We have reached the end of the journey. Tomorrow is Election Day. The stakes are high. Almost everything that can be done, has been done. Let there be no doubt: the choices we make will impact our future for better or for worse.
As I said, almost everything that can be done, has been done. The one thing that remains is to get out the vote. Despite a seeming eternity of media prognostications that the GOP is roadkill, that Karl Rove has lost his mojo, and that the arrival a new era of liberal supremacy is unstoppable, final polling of a number of key races shows the outcome is too close to call. After all, why should we doubt the apparent confidence of a journalistic establishment that, in an earlier era, went to press before the votes had been counted proclaiming: Dewey defeats Truman? At this moment, I honestly cannot predict the partisan control of either house of Congress come January 3rd.
This is the fourth general election in which I will have cast a ballot--and about the eighth I have monitored closely. (I know, I know: I am not normal, for I have closely watched every election since I was old enough to know what politics & elections were--and I come from a family where no one before me had done anything higher than working the polls.) While I have very strong beliefs regarding the best outcome, I have also developed a keen sense for predicting the likely outcome in advance.
Time will tell whether I've shifted away from a seemingly natural tendency to try to identify a winner and go with him regardless of principle. Once upon a time, when I was very young and foolish, I was a Clinton Kool-Aid drinker. In 1999, although I had already decided that I would oppose Al Gore because his radical environmental policies would destroy the coal industry, I sensed that West Virginia was ready to vote Republican, although I had no idea how consequential our 5 electoral votes would prove. In 2001, after we changed history and put President Bush over the top, I was one of few Republicans (and a new Republican at that, as I was a registered Democrat for about a year, only because I lived in one-party Logan County at the time) who sensed that West Virginia was ready to consider electing Republicans in significant numbers down the ticket; we have since moved into position to take control of the House of Delegates and have more than doubled the number of Republican state senators over the last 5 years. With that in mind, I adamantly prefer another history-defying Republican victory but can only predict that the outcome lies in the hands of those of us who share this preference and whether we vote in sufficiently strong numbers to produce this result.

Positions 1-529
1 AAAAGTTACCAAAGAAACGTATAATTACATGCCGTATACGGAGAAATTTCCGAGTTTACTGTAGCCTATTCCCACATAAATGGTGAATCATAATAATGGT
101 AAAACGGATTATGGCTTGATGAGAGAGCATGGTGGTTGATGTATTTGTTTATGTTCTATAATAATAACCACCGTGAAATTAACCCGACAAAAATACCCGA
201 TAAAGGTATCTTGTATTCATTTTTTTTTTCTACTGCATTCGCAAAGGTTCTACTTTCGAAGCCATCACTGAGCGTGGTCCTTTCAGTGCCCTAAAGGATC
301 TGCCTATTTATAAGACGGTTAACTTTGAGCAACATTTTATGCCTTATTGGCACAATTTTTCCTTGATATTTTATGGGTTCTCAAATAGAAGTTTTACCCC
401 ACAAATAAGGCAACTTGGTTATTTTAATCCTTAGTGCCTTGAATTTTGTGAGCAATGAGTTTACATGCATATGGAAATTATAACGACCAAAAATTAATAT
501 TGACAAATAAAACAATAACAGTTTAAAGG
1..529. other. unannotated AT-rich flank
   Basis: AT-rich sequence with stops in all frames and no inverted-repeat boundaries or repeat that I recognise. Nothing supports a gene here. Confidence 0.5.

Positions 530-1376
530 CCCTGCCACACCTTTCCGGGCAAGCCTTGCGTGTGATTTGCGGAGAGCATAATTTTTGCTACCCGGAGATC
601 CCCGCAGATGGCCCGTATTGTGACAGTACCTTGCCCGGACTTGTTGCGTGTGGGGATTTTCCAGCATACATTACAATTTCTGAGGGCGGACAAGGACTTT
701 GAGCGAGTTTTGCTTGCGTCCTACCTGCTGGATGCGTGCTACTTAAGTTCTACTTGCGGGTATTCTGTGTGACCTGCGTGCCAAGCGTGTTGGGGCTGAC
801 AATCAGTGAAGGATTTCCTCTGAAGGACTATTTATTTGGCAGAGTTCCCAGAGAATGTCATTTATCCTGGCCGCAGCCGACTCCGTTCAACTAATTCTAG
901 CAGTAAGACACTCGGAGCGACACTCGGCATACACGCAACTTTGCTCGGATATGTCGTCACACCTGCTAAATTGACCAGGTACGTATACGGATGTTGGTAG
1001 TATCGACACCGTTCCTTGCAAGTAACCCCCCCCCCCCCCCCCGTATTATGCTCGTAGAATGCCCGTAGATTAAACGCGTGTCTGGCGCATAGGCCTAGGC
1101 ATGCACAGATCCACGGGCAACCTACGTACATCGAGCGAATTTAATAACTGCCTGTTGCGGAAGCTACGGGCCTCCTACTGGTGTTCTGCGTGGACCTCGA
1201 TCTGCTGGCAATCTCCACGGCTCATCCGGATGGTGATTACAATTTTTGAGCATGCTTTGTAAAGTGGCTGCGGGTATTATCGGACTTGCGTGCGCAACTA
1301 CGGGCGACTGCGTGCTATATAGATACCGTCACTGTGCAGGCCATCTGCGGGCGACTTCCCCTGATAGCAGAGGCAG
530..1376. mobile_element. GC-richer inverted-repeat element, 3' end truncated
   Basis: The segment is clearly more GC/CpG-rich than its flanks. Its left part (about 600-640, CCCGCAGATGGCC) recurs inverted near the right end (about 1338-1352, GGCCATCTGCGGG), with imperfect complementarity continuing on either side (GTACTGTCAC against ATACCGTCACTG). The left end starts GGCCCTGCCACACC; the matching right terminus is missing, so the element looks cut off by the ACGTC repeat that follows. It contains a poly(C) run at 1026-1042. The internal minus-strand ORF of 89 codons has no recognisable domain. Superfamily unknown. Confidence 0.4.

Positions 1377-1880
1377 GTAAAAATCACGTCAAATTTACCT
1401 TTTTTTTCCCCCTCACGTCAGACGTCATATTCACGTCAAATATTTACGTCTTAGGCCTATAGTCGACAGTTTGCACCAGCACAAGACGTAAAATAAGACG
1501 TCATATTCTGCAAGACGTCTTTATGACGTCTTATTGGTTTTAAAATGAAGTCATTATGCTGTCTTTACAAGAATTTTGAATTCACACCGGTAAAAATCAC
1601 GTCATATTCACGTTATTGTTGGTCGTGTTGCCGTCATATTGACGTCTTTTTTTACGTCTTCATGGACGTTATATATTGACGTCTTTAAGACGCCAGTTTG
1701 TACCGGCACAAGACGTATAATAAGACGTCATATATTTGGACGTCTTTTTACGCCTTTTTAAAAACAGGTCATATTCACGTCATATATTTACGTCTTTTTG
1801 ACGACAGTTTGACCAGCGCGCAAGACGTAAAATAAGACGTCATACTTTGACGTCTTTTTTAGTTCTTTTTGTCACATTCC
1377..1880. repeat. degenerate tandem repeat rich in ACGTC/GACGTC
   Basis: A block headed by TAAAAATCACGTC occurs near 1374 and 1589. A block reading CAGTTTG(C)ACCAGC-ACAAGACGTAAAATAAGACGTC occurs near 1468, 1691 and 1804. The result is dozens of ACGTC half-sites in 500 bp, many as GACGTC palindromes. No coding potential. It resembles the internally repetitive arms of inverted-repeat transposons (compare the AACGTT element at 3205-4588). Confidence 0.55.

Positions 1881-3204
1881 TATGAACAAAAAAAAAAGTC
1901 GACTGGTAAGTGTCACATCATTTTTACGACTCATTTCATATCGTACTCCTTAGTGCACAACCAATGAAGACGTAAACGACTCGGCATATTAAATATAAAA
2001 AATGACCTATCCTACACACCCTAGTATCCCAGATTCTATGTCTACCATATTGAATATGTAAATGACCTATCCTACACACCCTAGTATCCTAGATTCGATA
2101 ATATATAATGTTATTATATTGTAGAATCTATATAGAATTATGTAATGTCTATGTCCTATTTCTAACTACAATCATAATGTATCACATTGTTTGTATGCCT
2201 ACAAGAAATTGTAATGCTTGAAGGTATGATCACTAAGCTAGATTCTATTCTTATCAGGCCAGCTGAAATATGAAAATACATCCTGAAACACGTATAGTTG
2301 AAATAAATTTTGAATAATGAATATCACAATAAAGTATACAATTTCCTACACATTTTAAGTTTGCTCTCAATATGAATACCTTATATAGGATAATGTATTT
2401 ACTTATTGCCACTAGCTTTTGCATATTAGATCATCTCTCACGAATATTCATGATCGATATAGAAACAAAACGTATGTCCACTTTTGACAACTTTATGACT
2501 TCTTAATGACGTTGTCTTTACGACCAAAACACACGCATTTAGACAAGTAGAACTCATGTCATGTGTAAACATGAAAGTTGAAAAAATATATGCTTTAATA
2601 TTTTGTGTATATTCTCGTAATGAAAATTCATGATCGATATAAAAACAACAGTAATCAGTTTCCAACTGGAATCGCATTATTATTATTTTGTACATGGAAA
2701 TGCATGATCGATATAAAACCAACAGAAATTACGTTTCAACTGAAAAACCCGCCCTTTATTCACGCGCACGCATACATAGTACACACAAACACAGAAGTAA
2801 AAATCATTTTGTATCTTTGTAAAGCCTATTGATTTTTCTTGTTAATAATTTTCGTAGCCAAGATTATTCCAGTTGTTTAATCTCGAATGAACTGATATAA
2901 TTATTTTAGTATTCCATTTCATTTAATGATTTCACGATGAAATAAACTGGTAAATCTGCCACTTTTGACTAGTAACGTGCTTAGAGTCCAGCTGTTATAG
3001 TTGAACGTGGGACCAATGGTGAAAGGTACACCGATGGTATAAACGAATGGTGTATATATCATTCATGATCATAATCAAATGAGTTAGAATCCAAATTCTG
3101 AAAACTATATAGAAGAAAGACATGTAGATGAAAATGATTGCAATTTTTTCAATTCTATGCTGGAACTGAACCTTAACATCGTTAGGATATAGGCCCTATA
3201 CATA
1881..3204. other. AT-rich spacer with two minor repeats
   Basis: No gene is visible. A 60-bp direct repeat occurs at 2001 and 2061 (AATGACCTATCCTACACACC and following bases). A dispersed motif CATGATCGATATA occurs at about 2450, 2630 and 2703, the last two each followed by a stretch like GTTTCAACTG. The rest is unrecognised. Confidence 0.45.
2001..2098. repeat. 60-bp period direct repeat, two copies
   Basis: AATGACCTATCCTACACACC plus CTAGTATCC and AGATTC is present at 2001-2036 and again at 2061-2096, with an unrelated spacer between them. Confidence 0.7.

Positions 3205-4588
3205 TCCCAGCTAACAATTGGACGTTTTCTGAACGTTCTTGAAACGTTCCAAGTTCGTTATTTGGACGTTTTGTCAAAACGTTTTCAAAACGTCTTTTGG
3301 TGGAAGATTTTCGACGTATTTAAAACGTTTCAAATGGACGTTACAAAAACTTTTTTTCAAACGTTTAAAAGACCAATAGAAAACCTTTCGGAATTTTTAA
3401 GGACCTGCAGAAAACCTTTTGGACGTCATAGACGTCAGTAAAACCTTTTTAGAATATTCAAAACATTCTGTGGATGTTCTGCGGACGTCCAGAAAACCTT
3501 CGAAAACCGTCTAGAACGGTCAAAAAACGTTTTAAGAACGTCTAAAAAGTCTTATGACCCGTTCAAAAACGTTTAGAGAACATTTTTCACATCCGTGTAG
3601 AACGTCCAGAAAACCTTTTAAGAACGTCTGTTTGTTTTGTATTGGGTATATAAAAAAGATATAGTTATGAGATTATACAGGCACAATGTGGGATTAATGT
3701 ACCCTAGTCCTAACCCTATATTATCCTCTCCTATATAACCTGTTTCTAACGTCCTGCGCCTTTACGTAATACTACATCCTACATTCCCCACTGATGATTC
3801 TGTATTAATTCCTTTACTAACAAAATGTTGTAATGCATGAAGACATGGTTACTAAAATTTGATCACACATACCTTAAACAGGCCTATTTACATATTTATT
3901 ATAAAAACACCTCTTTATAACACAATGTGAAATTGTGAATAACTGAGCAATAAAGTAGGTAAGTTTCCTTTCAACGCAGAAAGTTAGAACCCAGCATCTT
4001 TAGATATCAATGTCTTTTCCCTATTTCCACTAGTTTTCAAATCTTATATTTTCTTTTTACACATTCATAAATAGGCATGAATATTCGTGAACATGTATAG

My appeal today has two audiences: first, my fellow conservatives who are at a crossroads over whether to vote--and vote Republican; second, the very small handful of you who are legitimately independent swing voters.
Elections have consequences--every single one of them. The outcome tomorrow will determine whether our resolve to defeat the terrorists and their allies outweighs the desire of the terrorists to kill us. The terrorists believe that America is a paper tiger--that we are, at our core, a bunch of yellow-bellied cowards who will run from a fight. They believe that, unlike President Bush, most Americans are no longer willing to say, as President Kennedy did 45 years ago:
". . . we shall pay any price, bear any burden, meet any hardship, support any friend, oppose any foe, in order to assure the survival and the success of liberty."